Research on frames in climate change (CC) news coverage has advanced substantially over the past decade, but the emerging understanding of the framing role of visual imagery that often accompanies news texts remains fragmented. We report on a set of image frames identified through content analysis of 350 images associated with 200 news articles from 11 US newspaper and magazine sources from 1969 through late 2009. We reliably identified and quantified the occurrence of 118 image themes. We then hierarchically clustered the themes based on their co-occurrence in images to identify an integrated framework of 42 image frames. We highlight frames associated with particular types of images (e.g., photographs and maps) or geographic regions. From among the full set of frames, we identify 15 that commonly appear in US CC news imagery and discuss the ways in which image frames make salient (or render invisible) particular categories of people, geographic regions, aspects of science, and spheres of activity.
Special thanks to Fanny Agniel, who helped with acquiring and digitizing a portion of the image sample. We thank the Carsey-Wolf Center at the University of California, Santa Barbara, for support in the image coding phase of this project. This manuscript was much improved by comments from Stephanie Hampton and three anonymous reviewers. Several figures were created using the open-source data visualization software Circos (http://circos.ca).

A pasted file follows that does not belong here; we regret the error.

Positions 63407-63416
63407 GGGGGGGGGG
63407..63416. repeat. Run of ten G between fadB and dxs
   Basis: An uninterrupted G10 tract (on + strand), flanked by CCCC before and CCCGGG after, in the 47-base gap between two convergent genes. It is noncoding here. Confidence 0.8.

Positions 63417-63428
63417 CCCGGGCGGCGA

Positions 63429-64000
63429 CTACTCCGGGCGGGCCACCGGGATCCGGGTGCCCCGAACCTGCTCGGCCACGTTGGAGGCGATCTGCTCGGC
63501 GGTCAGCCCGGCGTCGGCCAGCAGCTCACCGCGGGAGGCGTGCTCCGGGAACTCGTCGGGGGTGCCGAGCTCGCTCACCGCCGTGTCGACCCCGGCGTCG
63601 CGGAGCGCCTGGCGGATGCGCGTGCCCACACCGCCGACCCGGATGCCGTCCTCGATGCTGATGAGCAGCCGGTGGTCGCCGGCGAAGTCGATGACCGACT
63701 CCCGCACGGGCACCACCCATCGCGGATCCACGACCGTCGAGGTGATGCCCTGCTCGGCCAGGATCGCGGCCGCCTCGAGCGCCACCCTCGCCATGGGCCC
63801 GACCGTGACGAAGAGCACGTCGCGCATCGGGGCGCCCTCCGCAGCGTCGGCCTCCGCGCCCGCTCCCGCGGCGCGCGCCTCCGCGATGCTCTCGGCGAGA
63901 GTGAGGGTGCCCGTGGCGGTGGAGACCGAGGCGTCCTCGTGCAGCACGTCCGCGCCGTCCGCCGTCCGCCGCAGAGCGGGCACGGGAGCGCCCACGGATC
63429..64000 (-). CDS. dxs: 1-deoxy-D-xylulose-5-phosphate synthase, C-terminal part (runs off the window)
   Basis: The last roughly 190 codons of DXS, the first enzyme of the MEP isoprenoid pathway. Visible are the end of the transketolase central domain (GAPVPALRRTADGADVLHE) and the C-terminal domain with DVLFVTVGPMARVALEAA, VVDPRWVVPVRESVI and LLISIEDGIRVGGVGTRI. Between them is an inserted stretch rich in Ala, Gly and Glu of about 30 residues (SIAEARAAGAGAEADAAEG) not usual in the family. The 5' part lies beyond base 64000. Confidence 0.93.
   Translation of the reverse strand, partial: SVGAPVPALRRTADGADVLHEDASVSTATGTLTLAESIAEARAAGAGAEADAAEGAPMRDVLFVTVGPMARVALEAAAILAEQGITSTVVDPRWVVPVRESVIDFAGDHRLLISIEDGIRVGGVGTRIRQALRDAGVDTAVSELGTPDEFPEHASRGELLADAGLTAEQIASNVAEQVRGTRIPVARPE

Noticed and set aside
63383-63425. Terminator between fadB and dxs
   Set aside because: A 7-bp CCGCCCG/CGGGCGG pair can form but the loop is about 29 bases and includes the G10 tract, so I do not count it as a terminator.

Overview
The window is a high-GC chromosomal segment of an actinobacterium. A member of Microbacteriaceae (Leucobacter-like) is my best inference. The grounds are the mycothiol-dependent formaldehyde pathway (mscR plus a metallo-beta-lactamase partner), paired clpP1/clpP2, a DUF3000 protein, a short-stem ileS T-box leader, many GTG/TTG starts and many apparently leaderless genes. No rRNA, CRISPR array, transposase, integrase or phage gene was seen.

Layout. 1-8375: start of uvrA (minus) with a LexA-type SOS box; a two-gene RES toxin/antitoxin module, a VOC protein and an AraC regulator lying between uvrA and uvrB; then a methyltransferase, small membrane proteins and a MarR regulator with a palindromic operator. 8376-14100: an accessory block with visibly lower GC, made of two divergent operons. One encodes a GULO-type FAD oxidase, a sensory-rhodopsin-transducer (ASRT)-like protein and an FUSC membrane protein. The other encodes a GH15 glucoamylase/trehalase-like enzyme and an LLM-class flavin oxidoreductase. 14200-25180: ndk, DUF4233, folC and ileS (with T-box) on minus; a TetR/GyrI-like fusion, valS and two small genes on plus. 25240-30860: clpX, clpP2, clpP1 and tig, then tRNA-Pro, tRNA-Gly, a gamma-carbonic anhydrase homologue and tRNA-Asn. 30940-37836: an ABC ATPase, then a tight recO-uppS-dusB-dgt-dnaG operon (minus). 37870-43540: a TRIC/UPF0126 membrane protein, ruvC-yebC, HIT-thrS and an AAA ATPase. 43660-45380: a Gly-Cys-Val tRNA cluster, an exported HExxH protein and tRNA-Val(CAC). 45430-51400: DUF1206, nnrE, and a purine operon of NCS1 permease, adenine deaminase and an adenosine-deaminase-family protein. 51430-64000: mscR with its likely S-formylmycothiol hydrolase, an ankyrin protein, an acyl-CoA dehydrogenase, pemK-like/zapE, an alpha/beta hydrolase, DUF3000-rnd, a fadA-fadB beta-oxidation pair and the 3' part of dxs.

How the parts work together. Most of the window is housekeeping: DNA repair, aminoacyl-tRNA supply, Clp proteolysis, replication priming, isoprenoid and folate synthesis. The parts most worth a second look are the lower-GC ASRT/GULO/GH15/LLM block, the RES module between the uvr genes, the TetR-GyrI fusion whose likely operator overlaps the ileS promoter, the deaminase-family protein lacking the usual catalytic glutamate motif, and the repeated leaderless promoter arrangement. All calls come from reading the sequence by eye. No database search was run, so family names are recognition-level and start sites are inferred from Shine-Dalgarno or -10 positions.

Stacy Rebich-Hespanha acknowledges graduate fellowship support through the President's Dissertation Year Fellowship program of the UC Office of the President and postdoctoral funding from DataONE [NSF Grant No. OCI 0830944] during completion of this project.
Supplemental data for this article can be accessed here. Additional underlying research materials can be accessed at http://dx.doi.org/10.1080/17524032.2014.983534 and http://dx.doi.org/10.6084/m9.figshare.1244882.
1. Sources were selected because they were associated with image metadata for at least some records, and were available on microfilm or as paper copy at the UC Santa Barbara library. Because this corpus was collected primarily for algorithmic text analysis (discussed elsewhere), only English-language articles were included.
2. Portraits created using a stipple method of drawing, such as that used to depict columnists in The Wall Street Journal.
3. Geographic region themes (the 15 remaining codes) were not included in the cluster analysis; rather, we separately examined co-occurrence of geographic themes with frames identified through cluster analysis.
4. See Supplemental Information for detail about dominant frame identification. Insufficient precision in operationalization of the “regular” people theme prevents a precise estimate of the prevalence of this theme.